Are the outliers “in?”
History was made in March when African-American swimmers finished first, second and third in a single event in the women’s Division I NCAA championship.
For a long time, when it came to African Americans and sports, it was a safe bet to follow the money. The trail ended at what it cost to play. Or what one could get paid for playing.
That’s one reason black and brown faces are so prominent in football and basketball. Besides being the most popular traditionally, these sports offer the most full-ride scholarships in college and the quickest road to riches in the pros.
But outliers are on the come-up, found in “action sports” such as motocross, skateboarding and Rollerblading; country club sports such as golf and tennis; and Olympic sports including speed skating (Shani Davis) and gymnastics (Gabby Douglas).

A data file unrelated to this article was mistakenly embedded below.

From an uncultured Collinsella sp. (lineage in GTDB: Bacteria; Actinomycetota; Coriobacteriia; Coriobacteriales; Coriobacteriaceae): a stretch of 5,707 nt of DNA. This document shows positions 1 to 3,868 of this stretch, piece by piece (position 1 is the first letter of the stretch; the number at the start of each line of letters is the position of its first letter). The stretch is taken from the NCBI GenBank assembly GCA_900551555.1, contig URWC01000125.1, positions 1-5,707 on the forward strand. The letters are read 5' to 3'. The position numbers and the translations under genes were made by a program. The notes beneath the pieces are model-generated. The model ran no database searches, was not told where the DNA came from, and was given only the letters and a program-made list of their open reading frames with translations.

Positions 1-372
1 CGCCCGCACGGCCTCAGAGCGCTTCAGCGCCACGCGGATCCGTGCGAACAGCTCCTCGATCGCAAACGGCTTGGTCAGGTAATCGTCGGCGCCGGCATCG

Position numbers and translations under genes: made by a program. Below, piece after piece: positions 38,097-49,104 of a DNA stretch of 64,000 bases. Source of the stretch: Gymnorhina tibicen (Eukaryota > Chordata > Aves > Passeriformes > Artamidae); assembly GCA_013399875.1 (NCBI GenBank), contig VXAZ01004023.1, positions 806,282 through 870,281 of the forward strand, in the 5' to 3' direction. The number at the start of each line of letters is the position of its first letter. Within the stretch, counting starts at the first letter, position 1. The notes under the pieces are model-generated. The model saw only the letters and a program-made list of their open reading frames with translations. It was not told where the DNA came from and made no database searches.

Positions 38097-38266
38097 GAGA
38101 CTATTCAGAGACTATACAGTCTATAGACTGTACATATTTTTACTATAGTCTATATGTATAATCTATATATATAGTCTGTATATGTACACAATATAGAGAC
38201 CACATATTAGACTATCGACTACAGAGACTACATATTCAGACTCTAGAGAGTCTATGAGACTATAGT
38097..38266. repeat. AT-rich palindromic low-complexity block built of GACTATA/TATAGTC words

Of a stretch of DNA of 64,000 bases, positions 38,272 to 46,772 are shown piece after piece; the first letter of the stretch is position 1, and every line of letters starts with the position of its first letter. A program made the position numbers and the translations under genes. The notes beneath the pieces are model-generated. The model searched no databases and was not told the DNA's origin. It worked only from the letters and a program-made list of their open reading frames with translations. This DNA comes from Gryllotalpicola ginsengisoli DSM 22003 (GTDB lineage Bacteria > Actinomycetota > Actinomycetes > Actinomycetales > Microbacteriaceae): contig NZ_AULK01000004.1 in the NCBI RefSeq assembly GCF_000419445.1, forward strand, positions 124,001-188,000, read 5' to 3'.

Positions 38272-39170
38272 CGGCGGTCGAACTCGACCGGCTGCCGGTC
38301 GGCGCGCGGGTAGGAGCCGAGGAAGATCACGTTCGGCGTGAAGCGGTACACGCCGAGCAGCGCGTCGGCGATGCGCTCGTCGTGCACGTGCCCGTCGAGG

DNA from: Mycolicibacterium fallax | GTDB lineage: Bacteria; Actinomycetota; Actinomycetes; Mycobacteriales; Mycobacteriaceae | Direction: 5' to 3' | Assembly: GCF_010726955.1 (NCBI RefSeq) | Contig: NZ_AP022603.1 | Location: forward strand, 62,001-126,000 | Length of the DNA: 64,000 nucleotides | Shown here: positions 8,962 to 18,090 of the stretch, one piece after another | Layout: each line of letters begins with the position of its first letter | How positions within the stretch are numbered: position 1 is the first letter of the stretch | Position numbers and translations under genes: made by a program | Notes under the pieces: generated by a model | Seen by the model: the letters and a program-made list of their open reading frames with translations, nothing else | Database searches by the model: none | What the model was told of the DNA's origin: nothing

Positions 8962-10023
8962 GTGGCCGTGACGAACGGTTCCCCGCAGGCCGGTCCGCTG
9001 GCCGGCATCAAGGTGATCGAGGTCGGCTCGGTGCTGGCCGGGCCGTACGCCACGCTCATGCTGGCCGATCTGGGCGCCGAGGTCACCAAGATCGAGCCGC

Don’t be surprised as another contender enters into view like a thoroughbred charging from behind to close ground on the leaders. This newest contender for black athletes was created by Native Americans and is considered this continent’s oldest sport: lacrosse.
According to a survey by governing body US Lacrosse, 99 colleges added varsity programs between 2013 and 2014. Participants in lacrosse nationally have tripled to more than 770,000 over the past 14 years, and 55 percent of players are under age 15. What’s more, the sport is moving past its traditional base on the East Coast: The University of Denver last weekend became the first school west of the Appalachians to win the Division I men’s title.
“The growth is faster than I thought it was going to be,” coach Bill Tierney told reporters. He led Princeton to six national titles before taking the job at Denver in 2009.
“It’s out there,” he continued. “There’s tons of teams playing great lacrosse.”
There aren’t a ton of black players … yet. The biggest wave is a few years away.
But the ones on the field currently are hard to miss for reasons other than their color. Especially Duke University junior Myles Jones, who has been compared to the game’s greatest of all time, NFL Hall of Famer Jim Brown.